Policy Analysis in Practice


Units: 12


Successful policy analysis in real-world settings is far more than being able to analyze data, run regressions, use optimization models, or identify market failures.  It involves:

  • anticipating issues that may need analysis;
  • determining when a problem exists that warrants government action;
  • determining what is causing a problem and what other factors affect it;
  • developing creative alternatives to address the problem;
  • analyzing the impacts of alternatives on different political interests, both quantitatively and qualitatively;
  • assessing the uncertainties in impact estimates;
  • defining and prioritizing the goals to be achieved in making policy decisions;
  • comparing alternatives in order to support decisions that can be successfully adopted and implemented in a political environment;
  • communicating the results of analyses and recommendations in ways that will successfully influence policy decisions; and
  • resolving ethical dilemmas policy analysts can face in carrying out their work. 

The course is designed to teach you how to carry out all of these tasks successfully.  You will learn a systematic multi-step process for conducting policy analyses on realistic policy problems.  You will gain experience in applying that process to a variety of different policy problems through both class discussions and assignments.  The examples used will primarily be based on real-world cases, with all the complexity that implies.  The course will also improve your understanding of how public policies are actually developed, analyzed, and implemented in the real world, and it will show you how the work that policy analysts do can help to improve this process and lead to more effective policies and programs. 

The focus of the course will be on how to analyze new policy problems and issues, not how to evaluate existing or past programs.  Although we will review the results of some policies and programs that have been developed in the past, the primary goal of that will be to apply lessons from those experiences in analyzing new problems and developing policies to address them.

Statistics, econometrics, operations research, financial analysis, and other sophisticated analytical tools are taught in depth in many other courses at the Heinz College and elsewhere at Carnegie Mellon, and you will not learn more of these types of methodologies in this course.  Instead, this course should complement those other courses by helping you understand when and how to apply analytic methodologies effectively in addressing real world problems.  In addition, the course will demonstrate approaches to analysis that can be used when data or time are insufficient to allow use of complex methods, as is often the case in many policy analysis roles.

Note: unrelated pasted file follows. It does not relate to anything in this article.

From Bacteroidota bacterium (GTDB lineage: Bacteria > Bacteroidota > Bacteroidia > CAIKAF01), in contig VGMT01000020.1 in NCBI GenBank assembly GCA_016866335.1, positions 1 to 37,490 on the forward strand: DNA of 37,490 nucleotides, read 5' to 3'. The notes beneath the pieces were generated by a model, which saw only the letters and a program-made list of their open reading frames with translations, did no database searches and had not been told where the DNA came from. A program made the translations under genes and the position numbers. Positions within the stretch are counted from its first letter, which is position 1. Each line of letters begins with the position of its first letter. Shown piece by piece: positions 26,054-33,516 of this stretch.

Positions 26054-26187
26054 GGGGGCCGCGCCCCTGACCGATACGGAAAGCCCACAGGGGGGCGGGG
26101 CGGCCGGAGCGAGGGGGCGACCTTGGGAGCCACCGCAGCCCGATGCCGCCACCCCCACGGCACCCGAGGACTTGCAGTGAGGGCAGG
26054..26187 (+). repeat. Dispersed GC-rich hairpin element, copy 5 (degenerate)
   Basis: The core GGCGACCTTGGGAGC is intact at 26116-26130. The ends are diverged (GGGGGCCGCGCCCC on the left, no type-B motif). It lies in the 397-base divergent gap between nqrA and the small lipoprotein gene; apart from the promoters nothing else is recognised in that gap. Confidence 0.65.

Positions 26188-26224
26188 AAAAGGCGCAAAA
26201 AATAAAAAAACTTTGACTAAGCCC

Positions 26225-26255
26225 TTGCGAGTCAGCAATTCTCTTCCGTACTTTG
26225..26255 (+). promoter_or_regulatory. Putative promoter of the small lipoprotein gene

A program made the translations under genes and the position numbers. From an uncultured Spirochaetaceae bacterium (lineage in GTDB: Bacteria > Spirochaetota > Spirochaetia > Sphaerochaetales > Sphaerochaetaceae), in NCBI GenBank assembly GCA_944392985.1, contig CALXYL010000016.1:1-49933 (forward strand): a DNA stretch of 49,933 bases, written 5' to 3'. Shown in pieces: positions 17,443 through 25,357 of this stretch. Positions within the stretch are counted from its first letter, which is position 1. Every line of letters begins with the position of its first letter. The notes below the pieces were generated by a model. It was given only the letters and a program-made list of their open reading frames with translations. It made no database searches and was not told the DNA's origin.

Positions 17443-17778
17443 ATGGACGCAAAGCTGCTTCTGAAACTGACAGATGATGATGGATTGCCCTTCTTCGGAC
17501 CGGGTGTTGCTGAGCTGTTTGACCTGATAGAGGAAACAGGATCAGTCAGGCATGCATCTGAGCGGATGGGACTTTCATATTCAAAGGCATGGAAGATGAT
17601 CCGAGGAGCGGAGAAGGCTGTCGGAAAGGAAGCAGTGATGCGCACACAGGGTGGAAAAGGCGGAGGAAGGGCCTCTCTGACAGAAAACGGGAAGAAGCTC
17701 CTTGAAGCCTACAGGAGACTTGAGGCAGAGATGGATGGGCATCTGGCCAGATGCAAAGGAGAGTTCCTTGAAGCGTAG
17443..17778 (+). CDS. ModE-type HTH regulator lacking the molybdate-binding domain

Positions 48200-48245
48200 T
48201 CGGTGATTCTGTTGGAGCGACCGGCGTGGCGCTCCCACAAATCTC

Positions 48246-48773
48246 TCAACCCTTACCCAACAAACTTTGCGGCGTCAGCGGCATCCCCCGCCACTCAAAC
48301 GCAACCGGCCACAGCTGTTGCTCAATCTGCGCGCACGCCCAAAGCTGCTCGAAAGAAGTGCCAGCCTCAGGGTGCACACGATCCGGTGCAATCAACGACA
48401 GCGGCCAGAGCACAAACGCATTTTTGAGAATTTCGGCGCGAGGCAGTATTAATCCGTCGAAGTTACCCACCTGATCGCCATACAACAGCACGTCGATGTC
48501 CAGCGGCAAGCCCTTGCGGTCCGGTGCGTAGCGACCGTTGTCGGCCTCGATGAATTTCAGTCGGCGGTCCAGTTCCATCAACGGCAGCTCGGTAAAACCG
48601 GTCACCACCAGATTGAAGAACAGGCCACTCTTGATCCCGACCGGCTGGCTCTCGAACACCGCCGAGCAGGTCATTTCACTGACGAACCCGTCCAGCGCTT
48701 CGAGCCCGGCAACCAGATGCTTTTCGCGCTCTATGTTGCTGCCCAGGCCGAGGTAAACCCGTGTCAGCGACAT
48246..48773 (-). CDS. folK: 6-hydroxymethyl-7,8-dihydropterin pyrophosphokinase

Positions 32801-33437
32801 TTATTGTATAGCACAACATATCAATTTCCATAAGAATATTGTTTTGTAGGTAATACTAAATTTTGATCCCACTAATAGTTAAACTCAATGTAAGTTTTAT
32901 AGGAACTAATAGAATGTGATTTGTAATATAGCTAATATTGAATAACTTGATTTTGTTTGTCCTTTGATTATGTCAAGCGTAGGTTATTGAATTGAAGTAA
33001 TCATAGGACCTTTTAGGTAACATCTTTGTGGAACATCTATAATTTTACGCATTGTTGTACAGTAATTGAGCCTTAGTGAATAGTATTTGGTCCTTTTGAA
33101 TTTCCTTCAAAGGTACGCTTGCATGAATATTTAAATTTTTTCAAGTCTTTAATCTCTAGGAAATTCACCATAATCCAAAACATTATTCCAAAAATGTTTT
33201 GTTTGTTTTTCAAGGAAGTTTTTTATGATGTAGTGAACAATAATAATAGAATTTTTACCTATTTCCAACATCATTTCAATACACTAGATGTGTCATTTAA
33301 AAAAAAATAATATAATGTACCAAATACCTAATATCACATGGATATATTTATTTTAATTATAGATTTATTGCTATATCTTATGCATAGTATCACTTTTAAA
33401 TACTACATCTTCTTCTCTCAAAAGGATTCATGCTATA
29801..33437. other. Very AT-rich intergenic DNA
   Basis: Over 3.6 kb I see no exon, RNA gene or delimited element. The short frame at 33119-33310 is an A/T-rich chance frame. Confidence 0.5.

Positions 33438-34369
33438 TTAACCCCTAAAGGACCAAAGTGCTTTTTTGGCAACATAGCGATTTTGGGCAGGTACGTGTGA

Learning Outcomes

If you successfully complete this course, you will:

  1. Understand the key steps needed to analyze complex policy problems and to help public officials make decisions about public policies.
  2. Gain experience in carrying out each of those steps in order to analyze real-world problems in a wide range of different policy areas. 
  3. Understand how and when policy problems gain the attention of policy-makers.
  4. Understand many of the common pitfalls in policy analysis and how to avoid them.
  5. Improve your ability to think critically about policy problems, develop creative alternatives for addressing problems, identify the advantages and disadvantages of policy alternatives, and anticipate what is necessary for successful implementation of policies.
  6. Improve your skills in effectively communicating policy analyses to decision-makers.
  7. Understand what it is like to work as a policy analyst in a government or civic agency and what techniques can be used to increase your effectiveness in that role.

Prerequisites Description

This course is designed for students in the Master of Science in Public Policy and Management program who have skills equivalent to what is taught in the School’s core courses in economic analysis, statistical methods, management science, financial analysis, organizational design, policy and politics, and professional writing.  In addition, an understanding of American government institutions and programs will be necessary in order for a student to participate effectively in the class discussions and to successfully complete the assignments.